Grants or Gifts Relating to Women in Higher Education

Here is this week’s news of grants and gifts that may be of particular interest to women in higher education.

The School of Public Health at Georgia State University received a $299,922 grant from the Sexual Assault Prevention and Response Office of the U.S. Department of Defense to help build a workforce of trained professionals to implement sexual assault prevention practices and activities in the military. “Sexual assault, suicide, and substance abuse are long-standing public health issues that negatively impact the trajectories of United States military personnel,” said Shannon Self-Brown, professor and chair of the department of health policy and behavioral sciences at Georgia State and co-principal investigator on the project. “We hope to propose a feasible training plan that will establish Georgia State University as a Department of Defense partner to award certificates and credentials to those interested in working in prevention on military bases or military installations.”

The Black Women’s Health Imperative has announced that it will launch the SEE-US program (Socially/Emotionally Empowered-Unapologetically Smoke-Free) to educate, train and mobilize Black women on historically black college and university campuses in the fight against smoking/vaping. The initiative will be supported with a $1 million grant from the Robert Wood Johnson Foundation. Participating institutions are Tuskegee University in Alabama, Alabama State University, Southern University in Baton Rouge, Louisiana, Dillard University in New Orleans, Tennessee State University, Mississippi Valley State University, and Jackson State University in Mississippi.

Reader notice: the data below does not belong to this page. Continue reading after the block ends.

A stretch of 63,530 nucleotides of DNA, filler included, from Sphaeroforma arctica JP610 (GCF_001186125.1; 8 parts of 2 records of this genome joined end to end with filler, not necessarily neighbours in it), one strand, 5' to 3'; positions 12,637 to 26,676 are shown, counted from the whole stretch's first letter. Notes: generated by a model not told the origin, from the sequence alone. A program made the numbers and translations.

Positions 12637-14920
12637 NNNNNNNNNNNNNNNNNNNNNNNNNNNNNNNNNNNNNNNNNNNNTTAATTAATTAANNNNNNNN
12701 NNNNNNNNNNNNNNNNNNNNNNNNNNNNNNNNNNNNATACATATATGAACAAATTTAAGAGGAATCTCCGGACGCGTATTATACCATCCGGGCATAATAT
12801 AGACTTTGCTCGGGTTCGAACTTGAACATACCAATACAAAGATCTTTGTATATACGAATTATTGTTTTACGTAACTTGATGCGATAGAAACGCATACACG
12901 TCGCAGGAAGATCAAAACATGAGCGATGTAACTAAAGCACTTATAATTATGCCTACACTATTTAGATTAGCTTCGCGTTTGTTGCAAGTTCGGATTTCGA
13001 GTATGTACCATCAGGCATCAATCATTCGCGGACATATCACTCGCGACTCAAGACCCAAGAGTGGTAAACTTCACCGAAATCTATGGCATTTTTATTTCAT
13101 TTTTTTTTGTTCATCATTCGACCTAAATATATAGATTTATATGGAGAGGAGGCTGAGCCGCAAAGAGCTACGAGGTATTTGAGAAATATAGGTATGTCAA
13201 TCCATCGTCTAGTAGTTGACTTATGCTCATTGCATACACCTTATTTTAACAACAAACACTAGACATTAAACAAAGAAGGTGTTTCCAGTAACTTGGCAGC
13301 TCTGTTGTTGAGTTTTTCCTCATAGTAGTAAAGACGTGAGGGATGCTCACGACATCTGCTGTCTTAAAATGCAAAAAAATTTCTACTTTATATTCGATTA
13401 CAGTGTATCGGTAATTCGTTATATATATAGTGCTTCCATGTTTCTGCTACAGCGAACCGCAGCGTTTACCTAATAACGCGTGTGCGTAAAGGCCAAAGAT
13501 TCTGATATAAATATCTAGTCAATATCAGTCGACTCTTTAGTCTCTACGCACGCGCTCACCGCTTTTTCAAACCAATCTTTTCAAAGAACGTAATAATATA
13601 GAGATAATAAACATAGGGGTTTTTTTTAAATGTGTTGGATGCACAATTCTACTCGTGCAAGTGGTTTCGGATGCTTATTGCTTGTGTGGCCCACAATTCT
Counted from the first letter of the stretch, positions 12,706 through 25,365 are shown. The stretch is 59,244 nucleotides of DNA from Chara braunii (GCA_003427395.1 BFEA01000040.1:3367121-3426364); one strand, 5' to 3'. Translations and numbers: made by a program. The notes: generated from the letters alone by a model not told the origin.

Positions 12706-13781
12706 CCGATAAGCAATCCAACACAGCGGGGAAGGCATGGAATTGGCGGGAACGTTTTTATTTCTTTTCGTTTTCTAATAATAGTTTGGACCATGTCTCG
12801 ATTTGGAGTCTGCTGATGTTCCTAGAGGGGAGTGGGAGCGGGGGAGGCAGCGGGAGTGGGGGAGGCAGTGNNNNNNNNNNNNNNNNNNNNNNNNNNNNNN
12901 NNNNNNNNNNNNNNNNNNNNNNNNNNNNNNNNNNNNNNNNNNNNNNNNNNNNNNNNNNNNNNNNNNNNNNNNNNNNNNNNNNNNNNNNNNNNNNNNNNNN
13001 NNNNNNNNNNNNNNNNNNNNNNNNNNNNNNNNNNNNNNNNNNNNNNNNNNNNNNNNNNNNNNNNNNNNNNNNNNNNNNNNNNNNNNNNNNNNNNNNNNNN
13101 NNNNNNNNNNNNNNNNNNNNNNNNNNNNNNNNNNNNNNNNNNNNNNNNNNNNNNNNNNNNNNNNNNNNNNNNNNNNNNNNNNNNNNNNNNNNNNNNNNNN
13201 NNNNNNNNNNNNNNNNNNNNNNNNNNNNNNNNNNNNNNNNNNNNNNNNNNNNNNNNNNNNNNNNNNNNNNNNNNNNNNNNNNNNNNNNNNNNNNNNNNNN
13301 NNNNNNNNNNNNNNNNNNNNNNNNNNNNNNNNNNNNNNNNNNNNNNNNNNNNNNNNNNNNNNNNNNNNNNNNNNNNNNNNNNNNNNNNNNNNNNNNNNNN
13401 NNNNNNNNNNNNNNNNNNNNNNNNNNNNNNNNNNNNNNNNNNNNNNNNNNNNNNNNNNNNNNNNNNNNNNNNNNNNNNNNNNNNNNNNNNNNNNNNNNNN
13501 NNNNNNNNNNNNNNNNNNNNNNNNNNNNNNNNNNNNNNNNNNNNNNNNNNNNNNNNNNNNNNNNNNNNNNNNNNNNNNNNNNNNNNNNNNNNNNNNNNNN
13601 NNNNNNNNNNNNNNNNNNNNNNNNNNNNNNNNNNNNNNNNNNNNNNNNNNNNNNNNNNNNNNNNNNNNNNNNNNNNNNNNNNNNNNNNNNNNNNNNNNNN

The Cleveland Clinic and The Howley Foundation are partnering with Ursuline College to expand the ASPIRE Nurse Scholars Program to offer college scholarships to underrepresented students interested in pursuing registered nursing careers. Ursuline College is an educational institution for women in Pepper Pike, Ohio. The Howley Foundation has contributed $10 million to the program. Approximately 25 students per year from Cleveland-area high schools enter the ASPIRE program as high school juniors. They become eligible for scholarships to the nursing school at Ursuline College.

Lycoming College in Williamsport, Pennsylvania, received a $300,000 grant from the Office on Violence Against Women of the U.S. Department of Justice to continue to expand a program designed to prevent sexual assault, dating and domestic violence and stalking on the campus. The grant provides funding for the project director and enables the Coordinated Community Response team to continue coordinating victim services and prevention education. The project is under the direction of Kristina Travis.

Filed Under: Grants


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